This morning while reading the BBC mobile site, the first story had a lovely picture of US President Barack Obama and German Chancellor Angela Merkel in a close hand shake, hug, peck-on-the-cheek, lovey-dovey moment.
Here’s a link to the Internet site story. The picture is different.
The accompanying story, however, was about US spying on Merkel.
As an aside, pictures are pure Pisces and I love, absolutely love, how the Piscean picture does its subconscious attacking while the words can be so Gemini matter-of-fact. The picture says, “I love you” and the subsequent news story says, “I don’t trust you and I’m spying on you.”
US spying on our political friends certainly didn’t begin with the Obama administration. But a man with a moon in Gemini certainly wouldn’t turn off the tap of information on a friend or foe.
Now I’ve mentioned Mercury, but what happens when the information-gathering sign of Gemini is the moon’s sign?
The moon is our reactive, compulsive nature. The moon is where you go for comfort and is the habit you can’t control.
Obama’s Gemini is compulsive, a need to find information to transmit. As such, Gemini moon is seen as constantly changing, one day this, one day that, escaping when life is too boring. Gemini moon doesn’t sit at home. Gemini moon is not routine.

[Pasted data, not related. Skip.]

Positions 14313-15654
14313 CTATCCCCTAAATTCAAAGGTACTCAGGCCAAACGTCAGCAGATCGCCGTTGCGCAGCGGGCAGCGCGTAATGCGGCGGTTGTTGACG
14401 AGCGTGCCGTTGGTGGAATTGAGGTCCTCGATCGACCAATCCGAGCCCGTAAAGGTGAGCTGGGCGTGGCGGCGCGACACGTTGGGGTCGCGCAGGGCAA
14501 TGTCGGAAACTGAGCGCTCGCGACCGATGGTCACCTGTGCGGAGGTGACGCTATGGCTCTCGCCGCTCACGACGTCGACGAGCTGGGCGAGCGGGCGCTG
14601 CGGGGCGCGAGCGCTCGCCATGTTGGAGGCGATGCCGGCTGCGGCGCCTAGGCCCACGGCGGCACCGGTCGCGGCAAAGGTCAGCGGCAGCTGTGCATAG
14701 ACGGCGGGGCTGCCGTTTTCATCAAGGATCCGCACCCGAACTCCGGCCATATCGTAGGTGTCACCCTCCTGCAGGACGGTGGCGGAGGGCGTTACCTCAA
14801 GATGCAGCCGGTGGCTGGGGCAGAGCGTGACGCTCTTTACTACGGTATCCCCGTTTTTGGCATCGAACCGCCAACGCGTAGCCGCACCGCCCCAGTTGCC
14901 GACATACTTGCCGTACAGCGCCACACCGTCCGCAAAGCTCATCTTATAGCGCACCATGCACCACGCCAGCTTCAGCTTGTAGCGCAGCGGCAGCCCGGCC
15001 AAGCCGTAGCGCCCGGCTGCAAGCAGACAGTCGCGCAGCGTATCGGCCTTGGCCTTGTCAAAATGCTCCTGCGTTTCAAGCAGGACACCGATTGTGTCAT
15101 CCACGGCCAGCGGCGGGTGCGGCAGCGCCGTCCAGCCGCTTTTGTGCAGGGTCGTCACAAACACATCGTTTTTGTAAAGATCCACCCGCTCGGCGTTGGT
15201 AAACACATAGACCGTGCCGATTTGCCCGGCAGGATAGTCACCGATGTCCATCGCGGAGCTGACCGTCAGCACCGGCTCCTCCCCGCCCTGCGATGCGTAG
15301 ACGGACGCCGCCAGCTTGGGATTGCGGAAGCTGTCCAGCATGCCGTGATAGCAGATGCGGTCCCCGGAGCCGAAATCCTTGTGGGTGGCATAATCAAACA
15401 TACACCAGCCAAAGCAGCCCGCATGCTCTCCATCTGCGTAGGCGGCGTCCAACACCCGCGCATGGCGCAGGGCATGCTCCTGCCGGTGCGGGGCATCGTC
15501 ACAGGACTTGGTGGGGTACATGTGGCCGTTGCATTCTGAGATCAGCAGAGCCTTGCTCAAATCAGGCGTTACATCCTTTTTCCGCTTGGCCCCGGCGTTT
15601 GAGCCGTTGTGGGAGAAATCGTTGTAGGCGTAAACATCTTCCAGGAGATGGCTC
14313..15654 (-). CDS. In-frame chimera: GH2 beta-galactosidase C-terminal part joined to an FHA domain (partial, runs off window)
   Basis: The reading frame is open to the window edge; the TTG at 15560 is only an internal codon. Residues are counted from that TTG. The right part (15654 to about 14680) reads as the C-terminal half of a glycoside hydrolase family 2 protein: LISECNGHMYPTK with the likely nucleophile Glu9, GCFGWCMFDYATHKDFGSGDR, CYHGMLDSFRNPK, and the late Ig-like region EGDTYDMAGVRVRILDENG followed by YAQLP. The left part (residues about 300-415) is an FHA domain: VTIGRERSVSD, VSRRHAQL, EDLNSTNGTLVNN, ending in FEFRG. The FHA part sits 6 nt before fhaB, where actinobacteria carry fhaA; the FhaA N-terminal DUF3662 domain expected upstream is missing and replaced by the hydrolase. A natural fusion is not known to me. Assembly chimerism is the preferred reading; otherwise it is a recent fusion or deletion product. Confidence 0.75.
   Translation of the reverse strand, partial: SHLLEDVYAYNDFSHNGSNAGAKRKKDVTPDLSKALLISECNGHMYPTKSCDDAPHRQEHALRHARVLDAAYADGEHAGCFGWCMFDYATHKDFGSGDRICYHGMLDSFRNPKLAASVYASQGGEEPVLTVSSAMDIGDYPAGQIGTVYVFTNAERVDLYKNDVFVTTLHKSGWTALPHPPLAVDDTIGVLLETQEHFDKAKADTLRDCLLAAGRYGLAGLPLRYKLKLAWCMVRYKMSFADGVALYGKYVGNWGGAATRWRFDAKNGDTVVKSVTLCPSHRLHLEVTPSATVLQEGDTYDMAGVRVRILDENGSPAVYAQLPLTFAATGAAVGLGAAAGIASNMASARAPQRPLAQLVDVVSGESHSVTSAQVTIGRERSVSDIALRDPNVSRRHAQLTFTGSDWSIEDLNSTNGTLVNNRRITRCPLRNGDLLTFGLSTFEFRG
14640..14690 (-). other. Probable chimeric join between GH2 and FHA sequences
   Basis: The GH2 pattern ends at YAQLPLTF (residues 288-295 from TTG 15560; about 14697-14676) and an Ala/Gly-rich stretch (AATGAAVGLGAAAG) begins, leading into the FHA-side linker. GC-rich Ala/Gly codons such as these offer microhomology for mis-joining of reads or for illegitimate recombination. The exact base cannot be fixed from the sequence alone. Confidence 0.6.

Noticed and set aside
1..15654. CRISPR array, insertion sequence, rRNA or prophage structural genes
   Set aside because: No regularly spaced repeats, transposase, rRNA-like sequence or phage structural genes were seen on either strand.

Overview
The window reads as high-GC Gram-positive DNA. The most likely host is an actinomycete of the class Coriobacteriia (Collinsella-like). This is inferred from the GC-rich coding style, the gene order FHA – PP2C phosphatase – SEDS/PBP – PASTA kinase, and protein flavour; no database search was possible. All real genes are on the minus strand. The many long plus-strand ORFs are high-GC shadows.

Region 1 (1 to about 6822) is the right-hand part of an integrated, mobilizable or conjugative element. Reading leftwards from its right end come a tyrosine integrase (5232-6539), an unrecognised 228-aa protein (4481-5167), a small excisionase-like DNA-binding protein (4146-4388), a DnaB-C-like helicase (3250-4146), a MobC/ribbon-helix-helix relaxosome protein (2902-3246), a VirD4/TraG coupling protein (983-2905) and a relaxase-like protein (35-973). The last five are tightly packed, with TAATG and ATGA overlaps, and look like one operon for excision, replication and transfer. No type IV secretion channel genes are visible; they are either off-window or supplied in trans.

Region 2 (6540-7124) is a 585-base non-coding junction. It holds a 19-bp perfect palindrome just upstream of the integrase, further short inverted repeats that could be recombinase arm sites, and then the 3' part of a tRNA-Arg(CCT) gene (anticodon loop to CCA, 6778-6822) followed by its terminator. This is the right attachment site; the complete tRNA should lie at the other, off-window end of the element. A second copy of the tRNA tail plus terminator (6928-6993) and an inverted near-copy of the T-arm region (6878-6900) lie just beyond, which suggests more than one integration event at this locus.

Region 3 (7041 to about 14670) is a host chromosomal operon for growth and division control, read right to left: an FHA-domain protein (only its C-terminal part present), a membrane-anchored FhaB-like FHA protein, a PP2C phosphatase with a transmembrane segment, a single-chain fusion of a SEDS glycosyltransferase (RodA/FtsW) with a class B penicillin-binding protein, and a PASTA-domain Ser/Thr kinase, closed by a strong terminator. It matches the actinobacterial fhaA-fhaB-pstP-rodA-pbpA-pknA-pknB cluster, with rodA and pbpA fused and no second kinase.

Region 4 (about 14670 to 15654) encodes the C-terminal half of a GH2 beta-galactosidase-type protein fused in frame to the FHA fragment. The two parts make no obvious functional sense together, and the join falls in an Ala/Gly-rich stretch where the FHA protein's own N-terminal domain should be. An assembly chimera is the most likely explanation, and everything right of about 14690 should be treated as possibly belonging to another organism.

The BBC article, then, is a perfect moon in Gemini story on a moon in Gemini – the picture says one thing, the story says another about a man they are accusing of saying one thing and doing another.
While writing a blog on the financial changes that occurred in the US in 1913, I realized that what really changed was not financial, but in the realm of communication. (I’m always looking for financial decisions to be based on earth-sign energy – I need to give this up.)
In 1913 we were in the process of developing radio and telephone communication. Back to that kindergarten room – what changed in 1913 is that we gathered in the room. Prior to that, we lived on farms far away from each other and could not whisper in each other’s ears.
Radio and telephone made the circle possible so now the message could move.
The current digital communication revolution (ruled by air sign Aquarius) simply makes it all more immediate and broad. With Facebook and Twitter, I now get to hear each one of those children’s whispered messages.
Does that help or hurt our communications? Now we know Johnny got a robot for Christmas, Susie went to the fair and Bobby likes corndogs.
Some complain that hearing the minute-by-minute mundane activities of another’s life is overwhelming. Yet which of us has given up putting our ear out for the whisper?
Today’s ability to listen in on European rulers such as Merkel has given Gemini moon Obama his compulsive drug of choice – information and gossip.
If one of the media outlets decided to put a few Merkel mobile phone transcripts out there, would you be interested to hear what they contain?
Since the creation of radio and telephone, we’ve become both informed about what we need to know and also more nosey about our neighbors.
Many are asking Obama to stop being nosey. But how can we ask our President to stop the need for constant information about his surroundings when we all do the same each day?